FIG. 2 illustrates a Hybrid Fiber-Coax Cable TV distribution network with a headend network 201 and the placement of the head-end communications controller 103 and subscriber terminal units 106. The headend network 201 consists of a headend digital communications controller 103 for controlling all digital data traffic, both to the fiber terminal 205 via coaxial links 202 and 204 and from the fiber terminal 205 via coaxial links 203 and 207. Traditional analog TV programming by block 208 can be supported as well by transmitting the RF television signals over lines 206 and 204 to the fiber terminal 205. Fiber terminal 205 is used as an interface to the fiber node 211. Amplitude modulated fiber cables 209-210 provide the connections between the fiber terminal 205 and fiber node 211. A plurality of junctions 213-215 splitting off from fiber node 211 form a coaxial distribution network for routing signals to/from a number of STUs 106 and television sets and set-top boxes 212. For example, STUs is connected to fiber node 211 via line 105, line extender/amplifier 214, line 216, line extender/amplifier 215, and line 101. Likewise, a television set or set-top box 212 is connected to the fiber node 211 via coupler 213, line 105, line extender/amplifier 214, line 216, line extender/amplifier 215, and line 101. The delineation between the various stages of a traditional headend all coax internal distribution, analog fiber distribution network, existing or new all coax distribution, and subscriber homes/offices is shown.
FIG. 3 shows a block diagram of an Ethernet and ATM Leaf Cable Modem 301. RF signals are received from line 302 by the diplexor 303, which is a common high pass/low pass type filter coupler that routes the downstream RF input 304 to Cable Modem RF to ATM Receiver 305 while routing the RF output 329 from the Cable Modem ATM to RF Transmitter 328 upstream. The decrypted ATM cells from Receiver 305 are then sent on for further processing on line 306 to the Downstream Cell Processor 307. In general, ATM cells containing user data are passed though on line 308, and ATM cells containing management data are output on line 330. The packet, the virtual connection obtained from the ATM cells which carried the data, the encapsulation type, and ETYPE information are transmitted via line 309 to the Interdiction Packet Filter & Table 310. The Interdiction Filter 310 maintains an internal table of permit and deny filter entries that are maintained by the cable operator, no customer access is allowed to this table. The purpose of the filter is to restrict packet flow to the subscriber to only permit packets that have been assigned for reception. In unicast networking forwarding, this restriction function is typically met by limiting which packets are sent downstream to the STU. However, with this filter and the nature of multicast and broadcast traffic, the cable operator may be available to a customer on a fee basis. By specially enabling the STU to receive a multicast group, allows one copy of the information to be sent on the downstream channel, that is the downstream data bandwidth resources, and that only the STUs that have been enabled to receive the group are allowed access.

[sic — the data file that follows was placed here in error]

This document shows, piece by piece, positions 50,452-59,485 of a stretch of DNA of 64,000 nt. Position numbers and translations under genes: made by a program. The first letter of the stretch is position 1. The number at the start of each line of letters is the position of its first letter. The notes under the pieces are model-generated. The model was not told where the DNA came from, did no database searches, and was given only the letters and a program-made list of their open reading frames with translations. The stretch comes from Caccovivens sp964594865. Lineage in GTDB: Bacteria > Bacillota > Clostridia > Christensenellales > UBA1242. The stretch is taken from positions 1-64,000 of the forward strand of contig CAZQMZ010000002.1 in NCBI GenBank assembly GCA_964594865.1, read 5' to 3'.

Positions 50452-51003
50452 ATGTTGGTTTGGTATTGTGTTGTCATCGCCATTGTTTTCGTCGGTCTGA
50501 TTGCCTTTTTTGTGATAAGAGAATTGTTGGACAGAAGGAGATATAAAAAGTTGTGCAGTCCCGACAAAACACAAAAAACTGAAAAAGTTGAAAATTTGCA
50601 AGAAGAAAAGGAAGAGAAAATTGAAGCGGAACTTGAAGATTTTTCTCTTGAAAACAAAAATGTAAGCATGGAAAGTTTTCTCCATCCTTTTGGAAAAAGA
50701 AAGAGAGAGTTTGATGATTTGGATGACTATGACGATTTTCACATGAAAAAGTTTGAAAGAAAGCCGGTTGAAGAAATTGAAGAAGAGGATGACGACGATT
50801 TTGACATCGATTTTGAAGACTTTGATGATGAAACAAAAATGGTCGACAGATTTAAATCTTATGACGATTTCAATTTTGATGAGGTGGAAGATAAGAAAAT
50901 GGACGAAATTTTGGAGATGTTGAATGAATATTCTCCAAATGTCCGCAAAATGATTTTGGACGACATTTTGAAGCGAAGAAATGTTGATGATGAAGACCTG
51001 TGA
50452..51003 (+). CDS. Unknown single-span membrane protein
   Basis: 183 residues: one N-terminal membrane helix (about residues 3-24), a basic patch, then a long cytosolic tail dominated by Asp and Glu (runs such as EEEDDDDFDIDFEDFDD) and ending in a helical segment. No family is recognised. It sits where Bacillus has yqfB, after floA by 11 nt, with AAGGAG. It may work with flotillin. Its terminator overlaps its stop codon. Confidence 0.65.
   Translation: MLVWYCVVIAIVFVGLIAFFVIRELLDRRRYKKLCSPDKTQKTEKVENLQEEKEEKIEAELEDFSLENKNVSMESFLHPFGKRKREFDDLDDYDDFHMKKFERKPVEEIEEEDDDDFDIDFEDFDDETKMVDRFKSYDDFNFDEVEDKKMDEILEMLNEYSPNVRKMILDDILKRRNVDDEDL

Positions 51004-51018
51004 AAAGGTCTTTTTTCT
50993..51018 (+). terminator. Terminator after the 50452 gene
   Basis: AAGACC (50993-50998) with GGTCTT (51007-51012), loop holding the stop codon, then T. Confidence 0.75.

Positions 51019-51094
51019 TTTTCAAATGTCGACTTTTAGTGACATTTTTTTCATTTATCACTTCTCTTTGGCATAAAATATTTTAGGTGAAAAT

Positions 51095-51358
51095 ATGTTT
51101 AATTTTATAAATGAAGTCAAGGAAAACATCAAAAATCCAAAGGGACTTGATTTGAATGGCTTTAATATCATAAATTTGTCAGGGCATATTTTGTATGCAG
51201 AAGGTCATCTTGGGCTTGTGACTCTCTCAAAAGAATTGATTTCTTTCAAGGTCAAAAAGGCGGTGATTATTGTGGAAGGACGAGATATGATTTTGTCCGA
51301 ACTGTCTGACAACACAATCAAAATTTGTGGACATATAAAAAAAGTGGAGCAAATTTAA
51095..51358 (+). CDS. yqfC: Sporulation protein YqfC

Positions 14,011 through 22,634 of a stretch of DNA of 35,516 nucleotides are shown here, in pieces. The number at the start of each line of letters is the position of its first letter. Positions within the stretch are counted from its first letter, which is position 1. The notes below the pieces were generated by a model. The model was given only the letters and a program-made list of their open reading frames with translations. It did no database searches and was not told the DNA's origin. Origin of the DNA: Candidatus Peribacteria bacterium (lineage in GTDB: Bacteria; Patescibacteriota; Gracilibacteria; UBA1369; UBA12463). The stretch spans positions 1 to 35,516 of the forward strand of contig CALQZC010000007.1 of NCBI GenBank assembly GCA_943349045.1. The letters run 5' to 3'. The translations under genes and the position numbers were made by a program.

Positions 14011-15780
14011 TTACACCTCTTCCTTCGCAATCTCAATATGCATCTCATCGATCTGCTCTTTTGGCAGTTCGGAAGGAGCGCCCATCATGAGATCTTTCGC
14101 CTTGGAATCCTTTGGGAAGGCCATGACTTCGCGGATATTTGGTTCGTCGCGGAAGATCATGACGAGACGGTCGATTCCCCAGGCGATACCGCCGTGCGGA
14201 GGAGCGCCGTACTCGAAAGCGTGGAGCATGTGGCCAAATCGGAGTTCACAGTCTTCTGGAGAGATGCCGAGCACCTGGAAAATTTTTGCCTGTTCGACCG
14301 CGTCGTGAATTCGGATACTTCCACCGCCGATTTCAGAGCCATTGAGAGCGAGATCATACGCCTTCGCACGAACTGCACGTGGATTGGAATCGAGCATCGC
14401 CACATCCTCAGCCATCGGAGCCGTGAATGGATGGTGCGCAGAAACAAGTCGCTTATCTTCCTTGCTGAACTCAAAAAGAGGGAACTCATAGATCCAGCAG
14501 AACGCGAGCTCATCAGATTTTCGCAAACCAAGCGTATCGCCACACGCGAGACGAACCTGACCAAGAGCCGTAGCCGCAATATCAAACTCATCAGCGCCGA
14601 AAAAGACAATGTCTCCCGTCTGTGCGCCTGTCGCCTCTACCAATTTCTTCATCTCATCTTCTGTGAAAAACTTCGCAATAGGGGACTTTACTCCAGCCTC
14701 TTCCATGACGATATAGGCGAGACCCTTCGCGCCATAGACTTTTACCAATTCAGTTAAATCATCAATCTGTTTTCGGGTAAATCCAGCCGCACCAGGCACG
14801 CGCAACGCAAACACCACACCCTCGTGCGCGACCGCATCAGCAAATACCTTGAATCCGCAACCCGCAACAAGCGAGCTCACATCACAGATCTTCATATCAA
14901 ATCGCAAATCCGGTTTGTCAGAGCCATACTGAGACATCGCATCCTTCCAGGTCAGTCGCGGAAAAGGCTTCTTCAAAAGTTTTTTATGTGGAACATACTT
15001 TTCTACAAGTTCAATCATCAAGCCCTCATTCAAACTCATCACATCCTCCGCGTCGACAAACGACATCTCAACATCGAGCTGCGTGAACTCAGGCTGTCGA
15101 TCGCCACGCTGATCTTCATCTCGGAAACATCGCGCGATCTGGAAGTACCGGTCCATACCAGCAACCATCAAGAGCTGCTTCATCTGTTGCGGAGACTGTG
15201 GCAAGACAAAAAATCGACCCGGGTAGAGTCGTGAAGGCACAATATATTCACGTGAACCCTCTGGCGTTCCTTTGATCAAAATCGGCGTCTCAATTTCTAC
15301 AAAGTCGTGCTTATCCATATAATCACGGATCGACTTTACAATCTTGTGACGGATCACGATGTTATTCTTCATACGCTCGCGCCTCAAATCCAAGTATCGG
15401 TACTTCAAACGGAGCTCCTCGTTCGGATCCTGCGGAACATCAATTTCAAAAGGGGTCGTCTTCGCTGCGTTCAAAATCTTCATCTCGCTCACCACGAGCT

Upon receiving an Ethernet Frame from Port 3, the Leaf Forwarder 311 constructs a query 314 comprised of information obtained from the Ethernet Frame, specifically the Destination Address ("DA"), the Source Address ("SA"), and the Ethernet Type field ("ETYPE"), additionally the port number that the Ethernet frame was received on, the first 64 octets of the Ethernet frame data or the entire data if less than 64 octets, and the encapsulation type. The query 314 is received by the Bridge Table Processor 313 which performs a table lookup function based upon the information in the query. The Bridge Table Processor 313 returns a response 312 to the Leaf Forwarder comprised of a Forward True/False flag, a Received-SA-Is-Known-SA True/False flag, the VPI and VCI values for the ATM virtual connection, the ATM encapsulation type, the SA and DA values, a priority indicator, and the Virtual LAN identification.
If the DA of the received Ethernet frame was received from Port 3, and indicated a unicast address of an Ethernet device connected to the Ethernet Interface 805 on Port 1, the Ethernet frame is transferred to the Ethernet Controller 316 for transmission on the Ethernet Interface 317. If the DA of the received Ethernet frame was received from Port 3, and indicated a multicast or broadcast address and the Received-SA-Is-Known-SA flag is False, the Ethernet frame is transferred to the Ethernet Controller 316 for transmission on the Ethernet Interface 317. If the Received-SA-Is-Known-SA flag is True, the frame is discarded. In addition to a common learning bridge function constructed similar to that specified in the IEEE 802.1D standard, the Bridge Table Processor 313 sets the Received-SA-Is-Known-SA flag when a query is made in which the SA appears in the bridge table as a SA learned from Port 1. This mechanism prevents the retransmission of multicast and broadcast Ethernet Frames onto Ethernet Interface 317 that have originated from Ethernet Interface 317.